I urge any car restorer or maintainer, but particularly those working on cars with 462m of hydraulic piping, to invest in the required materials for 45%SS.
Because it is 240 degrees cooler than braze, you can do small parts with a LPG torch without Oxy. I do use LPG + Oxy 'cos I cut steel as well, but you don't have to for SS. Don't use flux coated rods. Use bare sticks and a pot of silver brazing flux ( aqueous paste) and brush it liberally around the area.
Silver solder does not fill big gaps, so joints need to be reasonably close, but it does wick in very well, so design the joint with good material overlap.
Look at old fashioned lug and tube construction of bicycles.... cheap ones were brazed, 'cos the steel was little better than mild, but the very best racing frames were very high spec steel and silver soldered.
I still ride a Reynolds 531 frame that I built with 45% silver solder in the '70s.
It's as good as the day it was built.
 

pottsy

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Jeez Ian! I'm good, but not that good. I removed all the headlamp panel, not just one light. I wasn't planning on keyhole surgery! (Reminds me of the story of the mechanic and the gynaecologist!)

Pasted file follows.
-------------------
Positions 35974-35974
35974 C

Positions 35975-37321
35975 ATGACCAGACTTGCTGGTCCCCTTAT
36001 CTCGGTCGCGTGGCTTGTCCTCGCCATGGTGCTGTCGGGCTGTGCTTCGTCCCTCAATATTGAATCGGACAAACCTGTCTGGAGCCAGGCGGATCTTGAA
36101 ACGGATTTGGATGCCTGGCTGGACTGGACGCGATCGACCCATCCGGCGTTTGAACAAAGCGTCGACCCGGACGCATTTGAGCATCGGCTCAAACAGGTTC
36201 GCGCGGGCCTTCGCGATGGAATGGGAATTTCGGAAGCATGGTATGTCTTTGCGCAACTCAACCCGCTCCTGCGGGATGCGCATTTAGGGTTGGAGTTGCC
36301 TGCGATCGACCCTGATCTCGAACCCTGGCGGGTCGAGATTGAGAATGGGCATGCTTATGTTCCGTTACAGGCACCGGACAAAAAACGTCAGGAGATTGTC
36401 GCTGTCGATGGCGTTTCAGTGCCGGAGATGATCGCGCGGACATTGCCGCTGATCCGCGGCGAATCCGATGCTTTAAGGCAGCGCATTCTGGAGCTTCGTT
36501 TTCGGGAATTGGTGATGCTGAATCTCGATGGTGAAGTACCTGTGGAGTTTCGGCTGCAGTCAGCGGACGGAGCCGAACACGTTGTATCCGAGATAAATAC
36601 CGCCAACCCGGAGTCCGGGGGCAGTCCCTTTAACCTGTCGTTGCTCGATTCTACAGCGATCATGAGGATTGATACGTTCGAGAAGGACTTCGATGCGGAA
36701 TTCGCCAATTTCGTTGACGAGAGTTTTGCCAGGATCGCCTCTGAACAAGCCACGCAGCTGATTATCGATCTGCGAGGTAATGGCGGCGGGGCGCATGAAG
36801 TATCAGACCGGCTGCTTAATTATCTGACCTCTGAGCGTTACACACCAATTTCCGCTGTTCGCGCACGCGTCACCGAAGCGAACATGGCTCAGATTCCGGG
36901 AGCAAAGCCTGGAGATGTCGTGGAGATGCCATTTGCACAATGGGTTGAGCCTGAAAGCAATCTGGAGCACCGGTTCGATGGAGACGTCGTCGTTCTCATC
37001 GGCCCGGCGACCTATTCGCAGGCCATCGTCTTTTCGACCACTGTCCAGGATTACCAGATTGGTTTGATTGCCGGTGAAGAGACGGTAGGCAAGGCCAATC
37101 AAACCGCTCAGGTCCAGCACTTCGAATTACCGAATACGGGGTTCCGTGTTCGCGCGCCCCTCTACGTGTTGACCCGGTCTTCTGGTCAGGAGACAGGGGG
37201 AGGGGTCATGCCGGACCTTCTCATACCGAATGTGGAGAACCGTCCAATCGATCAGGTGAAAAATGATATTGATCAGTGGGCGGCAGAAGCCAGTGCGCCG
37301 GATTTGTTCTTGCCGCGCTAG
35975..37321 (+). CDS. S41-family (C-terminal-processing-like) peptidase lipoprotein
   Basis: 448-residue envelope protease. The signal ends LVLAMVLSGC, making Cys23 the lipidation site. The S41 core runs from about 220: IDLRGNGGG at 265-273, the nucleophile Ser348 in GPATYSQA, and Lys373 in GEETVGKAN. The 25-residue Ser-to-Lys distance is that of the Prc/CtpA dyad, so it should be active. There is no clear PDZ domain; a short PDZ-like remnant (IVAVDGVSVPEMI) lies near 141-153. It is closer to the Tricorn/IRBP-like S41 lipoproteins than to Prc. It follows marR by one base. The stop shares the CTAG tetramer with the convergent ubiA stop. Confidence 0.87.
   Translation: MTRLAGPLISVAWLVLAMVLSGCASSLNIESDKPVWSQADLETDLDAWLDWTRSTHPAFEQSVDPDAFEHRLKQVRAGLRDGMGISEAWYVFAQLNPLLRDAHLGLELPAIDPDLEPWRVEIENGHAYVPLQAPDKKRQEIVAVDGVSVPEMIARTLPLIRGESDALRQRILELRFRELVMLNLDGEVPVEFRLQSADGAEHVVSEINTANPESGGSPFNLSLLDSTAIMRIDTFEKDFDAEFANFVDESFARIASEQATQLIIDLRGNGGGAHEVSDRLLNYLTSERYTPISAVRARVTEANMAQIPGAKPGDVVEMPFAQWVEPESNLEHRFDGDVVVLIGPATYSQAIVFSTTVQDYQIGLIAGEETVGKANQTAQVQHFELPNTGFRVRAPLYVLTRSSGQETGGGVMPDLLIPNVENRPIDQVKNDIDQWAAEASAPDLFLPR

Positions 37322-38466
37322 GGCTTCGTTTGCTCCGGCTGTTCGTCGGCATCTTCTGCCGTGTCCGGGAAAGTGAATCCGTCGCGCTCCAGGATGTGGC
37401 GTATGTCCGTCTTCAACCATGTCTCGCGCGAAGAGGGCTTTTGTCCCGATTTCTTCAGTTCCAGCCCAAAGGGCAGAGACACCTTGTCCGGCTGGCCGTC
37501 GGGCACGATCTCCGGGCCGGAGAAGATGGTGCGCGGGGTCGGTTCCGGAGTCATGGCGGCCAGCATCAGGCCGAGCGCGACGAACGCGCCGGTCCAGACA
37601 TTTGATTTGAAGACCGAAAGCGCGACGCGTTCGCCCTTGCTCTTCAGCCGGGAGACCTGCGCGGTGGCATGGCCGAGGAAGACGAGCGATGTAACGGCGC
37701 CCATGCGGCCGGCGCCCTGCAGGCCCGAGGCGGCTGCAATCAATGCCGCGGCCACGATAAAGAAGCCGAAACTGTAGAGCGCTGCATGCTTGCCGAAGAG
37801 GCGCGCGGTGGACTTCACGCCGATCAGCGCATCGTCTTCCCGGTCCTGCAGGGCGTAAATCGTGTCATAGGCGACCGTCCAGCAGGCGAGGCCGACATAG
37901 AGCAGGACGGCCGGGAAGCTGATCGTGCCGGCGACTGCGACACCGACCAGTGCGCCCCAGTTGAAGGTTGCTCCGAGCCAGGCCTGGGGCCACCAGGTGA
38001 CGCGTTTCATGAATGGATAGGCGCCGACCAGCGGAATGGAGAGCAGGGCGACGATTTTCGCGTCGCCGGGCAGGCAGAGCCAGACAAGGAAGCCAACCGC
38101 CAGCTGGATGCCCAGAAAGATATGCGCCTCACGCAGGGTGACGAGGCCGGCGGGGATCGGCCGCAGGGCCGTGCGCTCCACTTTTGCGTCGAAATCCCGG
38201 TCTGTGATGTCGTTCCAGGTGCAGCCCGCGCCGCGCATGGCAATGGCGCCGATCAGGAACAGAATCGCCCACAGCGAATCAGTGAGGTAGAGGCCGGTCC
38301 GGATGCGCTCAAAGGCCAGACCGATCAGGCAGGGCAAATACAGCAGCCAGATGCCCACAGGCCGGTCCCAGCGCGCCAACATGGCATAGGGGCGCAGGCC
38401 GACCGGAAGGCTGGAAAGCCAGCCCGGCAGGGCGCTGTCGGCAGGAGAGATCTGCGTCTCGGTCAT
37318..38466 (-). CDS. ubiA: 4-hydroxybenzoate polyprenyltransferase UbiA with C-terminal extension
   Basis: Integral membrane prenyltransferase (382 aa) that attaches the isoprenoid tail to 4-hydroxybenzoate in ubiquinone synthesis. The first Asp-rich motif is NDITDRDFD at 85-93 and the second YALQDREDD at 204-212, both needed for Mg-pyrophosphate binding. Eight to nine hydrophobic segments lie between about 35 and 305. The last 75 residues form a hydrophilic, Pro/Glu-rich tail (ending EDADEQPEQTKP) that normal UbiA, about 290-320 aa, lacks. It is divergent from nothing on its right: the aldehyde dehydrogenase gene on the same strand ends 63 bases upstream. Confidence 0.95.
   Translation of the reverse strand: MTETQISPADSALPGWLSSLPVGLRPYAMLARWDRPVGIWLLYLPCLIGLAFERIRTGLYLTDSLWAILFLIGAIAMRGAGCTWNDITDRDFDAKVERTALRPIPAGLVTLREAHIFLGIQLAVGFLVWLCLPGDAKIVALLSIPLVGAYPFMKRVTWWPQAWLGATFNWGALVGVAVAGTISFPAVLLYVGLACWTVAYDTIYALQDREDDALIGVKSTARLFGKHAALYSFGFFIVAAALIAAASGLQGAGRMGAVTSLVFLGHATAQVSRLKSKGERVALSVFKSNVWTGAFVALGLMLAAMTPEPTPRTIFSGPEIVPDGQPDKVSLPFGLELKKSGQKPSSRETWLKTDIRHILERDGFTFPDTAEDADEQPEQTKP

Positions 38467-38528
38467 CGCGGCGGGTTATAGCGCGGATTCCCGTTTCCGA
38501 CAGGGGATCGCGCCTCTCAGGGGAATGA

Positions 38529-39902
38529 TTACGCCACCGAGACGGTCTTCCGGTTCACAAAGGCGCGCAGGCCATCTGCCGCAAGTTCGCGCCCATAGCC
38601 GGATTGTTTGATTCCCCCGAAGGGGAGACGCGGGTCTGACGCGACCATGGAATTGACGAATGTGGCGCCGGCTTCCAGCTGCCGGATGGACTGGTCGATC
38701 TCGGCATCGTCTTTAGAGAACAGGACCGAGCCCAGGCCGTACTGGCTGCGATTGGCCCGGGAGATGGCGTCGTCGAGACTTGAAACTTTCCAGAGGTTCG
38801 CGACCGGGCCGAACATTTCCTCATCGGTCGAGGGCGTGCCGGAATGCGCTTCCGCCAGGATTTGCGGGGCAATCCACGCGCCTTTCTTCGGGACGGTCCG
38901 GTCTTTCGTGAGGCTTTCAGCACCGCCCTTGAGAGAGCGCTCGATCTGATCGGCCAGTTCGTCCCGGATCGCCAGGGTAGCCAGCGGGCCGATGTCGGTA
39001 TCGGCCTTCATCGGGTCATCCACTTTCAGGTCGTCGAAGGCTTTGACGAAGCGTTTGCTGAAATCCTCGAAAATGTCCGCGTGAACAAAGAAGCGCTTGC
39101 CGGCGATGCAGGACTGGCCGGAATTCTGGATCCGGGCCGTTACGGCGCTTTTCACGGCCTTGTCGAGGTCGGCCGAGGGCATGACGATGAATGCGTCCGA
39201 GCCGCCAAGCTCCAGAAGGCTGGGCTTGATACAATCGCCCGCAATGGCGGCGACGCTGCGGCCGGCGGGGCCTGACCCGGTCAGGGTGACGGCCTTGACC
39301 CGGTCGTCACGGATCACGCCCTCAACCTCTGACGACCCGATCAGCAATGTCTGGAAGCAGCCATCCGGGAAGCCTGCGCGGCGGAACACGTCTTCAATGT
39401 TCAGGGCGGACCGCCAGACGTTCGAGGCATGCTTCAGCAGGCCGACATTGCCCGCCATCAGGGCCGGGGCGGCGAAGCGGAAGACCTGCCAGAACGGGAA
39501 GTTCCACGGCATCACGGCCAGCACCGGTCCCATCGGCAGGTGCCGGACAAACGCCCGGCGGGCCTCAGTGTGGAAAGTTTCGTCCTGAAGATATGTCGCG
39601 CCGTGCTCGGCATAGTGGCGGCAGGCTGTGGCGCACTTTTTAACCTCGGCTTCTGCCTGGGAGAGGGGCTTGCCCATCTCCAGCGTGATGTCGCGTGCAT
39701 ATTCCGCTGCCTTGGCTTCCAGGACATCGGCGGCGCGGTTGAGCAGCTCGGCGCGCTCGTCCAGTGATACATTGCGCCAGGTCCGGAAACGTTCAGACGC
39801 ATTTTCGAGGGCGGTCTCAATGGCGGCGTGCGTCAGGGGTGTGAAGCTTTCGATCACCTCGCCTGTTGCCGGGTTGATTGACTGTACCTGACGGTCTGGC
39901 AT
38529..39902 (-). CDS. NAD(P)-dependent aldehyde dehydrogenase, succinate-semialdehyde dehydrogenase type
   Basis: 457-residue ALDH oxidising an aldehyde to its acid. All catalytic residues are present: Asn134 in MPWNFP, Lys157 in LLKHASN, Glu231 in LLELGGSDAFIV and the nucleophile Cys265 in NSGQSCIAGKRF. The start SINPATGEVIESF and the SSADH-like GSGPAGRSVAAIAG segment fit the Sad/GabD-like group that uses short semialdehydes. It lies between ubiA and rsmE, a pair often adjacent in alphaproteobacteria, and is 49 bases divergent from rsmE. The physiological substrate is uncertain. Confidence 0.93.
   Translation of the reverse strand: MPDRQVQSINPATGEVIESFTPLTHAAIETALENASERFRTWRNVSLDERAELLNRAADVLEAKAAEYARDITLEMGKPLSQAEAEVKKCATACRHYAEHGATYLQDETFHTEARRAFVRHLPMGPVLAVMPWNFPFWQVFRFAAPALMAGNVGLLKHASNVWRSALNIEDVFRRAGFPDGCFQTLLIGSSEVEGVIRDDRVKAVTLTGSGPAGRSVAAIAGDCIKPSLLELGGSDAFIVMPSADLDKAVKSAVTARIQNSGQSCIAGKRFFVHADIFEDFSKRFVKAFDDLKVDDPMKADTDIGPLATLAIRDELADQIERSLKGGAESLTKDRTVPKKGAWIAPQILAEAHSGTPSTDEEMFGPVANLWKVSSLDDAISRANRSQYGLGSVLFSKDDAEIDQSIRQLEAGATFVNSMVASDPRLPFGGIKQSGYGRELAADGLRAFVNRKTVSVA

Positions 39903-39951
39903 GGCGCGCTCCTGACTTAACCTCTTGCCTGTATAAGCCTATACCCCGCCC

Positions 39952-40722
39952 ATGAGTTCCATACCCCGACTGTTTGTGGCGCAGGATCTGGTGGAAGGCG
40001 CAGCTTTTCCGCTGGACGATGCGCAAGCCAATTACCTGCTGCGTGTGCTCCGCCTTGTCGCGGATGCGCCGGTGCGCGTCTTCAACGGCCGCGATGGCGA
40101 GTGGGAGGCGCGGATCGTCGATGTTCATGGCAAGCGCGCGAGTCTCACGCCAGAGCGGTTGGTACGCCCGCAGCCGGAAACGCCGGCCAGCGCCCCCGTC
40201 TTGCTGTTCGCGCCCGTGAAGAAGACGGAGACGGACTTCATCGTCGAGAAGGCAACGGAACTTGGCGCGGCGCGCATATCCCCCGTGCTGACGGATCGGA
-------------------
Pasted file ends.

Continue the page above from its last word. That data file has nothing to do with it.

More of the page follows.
Bob, I'm with you on the silver soldering, except I've never done it. If I had to repair the crook one I probably would have a go, but so far the spare is looking good, and it will be well buffered and supported by sections of fuel hose in the clips.

Here's a closeup of the crook bit. It's very slightly cracked and what was left of the clamp action was reducing the drip to an ooze. Thinking back to when I reassembled the motor, I took this particular clip to be attached to the pipe as it didn't move like the others. Should have thought about it a bit more, but I assumed (!) it was soldered (or brazed) on and used it as a reference point for the other mountings.

Could have been worse, it could have been urinating out and blown up my nicely rebuilt motor!

Beer O'Clock I reckon.

Cheers, Pottsy.